Making butter is easy. You only need one ingredient: heavy cream. You can use cream from raw milk or purchase heavy whipping cream with a high fat content from the store.

There are three different tools you can use to make butter: a jar with a lid, a food processor or a stand mixer. There's a good chance you have at least one of these in your kitchen.

Homemade butter from a jar

Get ready to shake, shake, shake your way to butter. Put your cream in a jar with a lid, and make sure it's a jar that can hold twice the amount of liquid that you start with; that will give you plenty of room to shake up the cream. Shake the cream hard. After a few minutes, it will turn into whipped cream. Keep going until the cream separates and you're left with solid butter and buttermilk. Pour the buttermilk off (and save it for use in homemade ranch dressing). You can use the butter as is at the point, or you can rinse, as shown in the video above, until all the buttermilk has been removed and you're left with nothing but pure butter.

Homemade butter from a food processor

If you want let a machine do the work for you, you can use a food processor. It's much quicker than using a jar, and the food processor can also handle the step of rinsing the butter to remove even more buttermilk.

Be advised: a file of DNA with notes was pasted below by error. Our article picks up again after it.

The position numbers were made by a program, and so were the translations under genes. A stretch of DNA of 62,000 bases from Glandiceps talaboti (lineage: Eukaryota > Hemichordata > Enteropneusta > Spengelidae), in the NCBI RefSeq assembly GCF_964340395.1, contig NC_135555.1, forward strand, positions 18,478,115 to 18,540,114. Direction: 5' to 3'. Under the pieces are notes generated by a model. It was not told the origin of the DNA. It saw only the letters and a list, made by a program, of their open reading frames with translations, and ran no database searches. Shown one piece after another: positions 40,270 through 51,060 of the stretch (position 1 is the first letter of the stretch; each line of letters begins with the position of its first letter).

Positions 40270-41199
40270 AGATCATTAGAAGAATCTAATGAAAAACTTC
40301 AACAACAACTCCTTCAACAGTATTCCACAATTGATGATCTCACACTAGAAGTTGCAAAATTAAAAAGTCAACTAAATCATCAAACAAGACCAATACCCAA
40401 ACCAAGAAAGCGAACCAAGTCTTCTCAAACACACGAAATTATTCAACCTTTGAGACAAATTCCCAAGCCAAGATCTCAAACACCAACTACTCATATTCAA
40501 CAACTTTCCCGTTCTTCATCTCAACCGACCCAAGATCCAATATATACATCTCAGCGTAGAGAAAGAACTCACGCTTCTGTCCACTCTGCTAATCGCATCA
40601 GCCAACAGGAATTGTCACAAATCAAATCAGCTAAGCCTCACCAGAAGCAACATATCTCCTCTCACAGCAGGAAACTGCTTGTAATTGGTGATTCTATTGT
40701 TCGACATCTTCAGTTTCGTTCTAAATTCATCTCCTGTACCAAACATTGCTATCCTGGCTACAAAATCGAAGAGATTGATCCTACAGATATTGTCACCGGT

Homemade butter from a stand mixer

Using a stand mixer isn't all that different from using a food processor. The machine will do most of the work for you, including rinsing the butter. If you don't have a stand mixer but you do have an electric hand mixer and a sturdy bowl, you can still use the stand mixer method. You'll just have to be more hands-on.

Remember that your butter will have no preservatives in it. It will sour like milk. According to Bon Appetit, the refrigerator shelf life of homemade butter depends on how much buttermilk is left in it. If there's a good amount, the butter won't last beyond a week. If you extract as much as possible, it can keep for two to three weeks. From personal experience, I can tell you that once your butter goes bad, you'll know as soon as you open the door of the fridge.

Robin Shreeves ( @rshreeves ) focuses on food from a family perspective from her home base in New Jersey.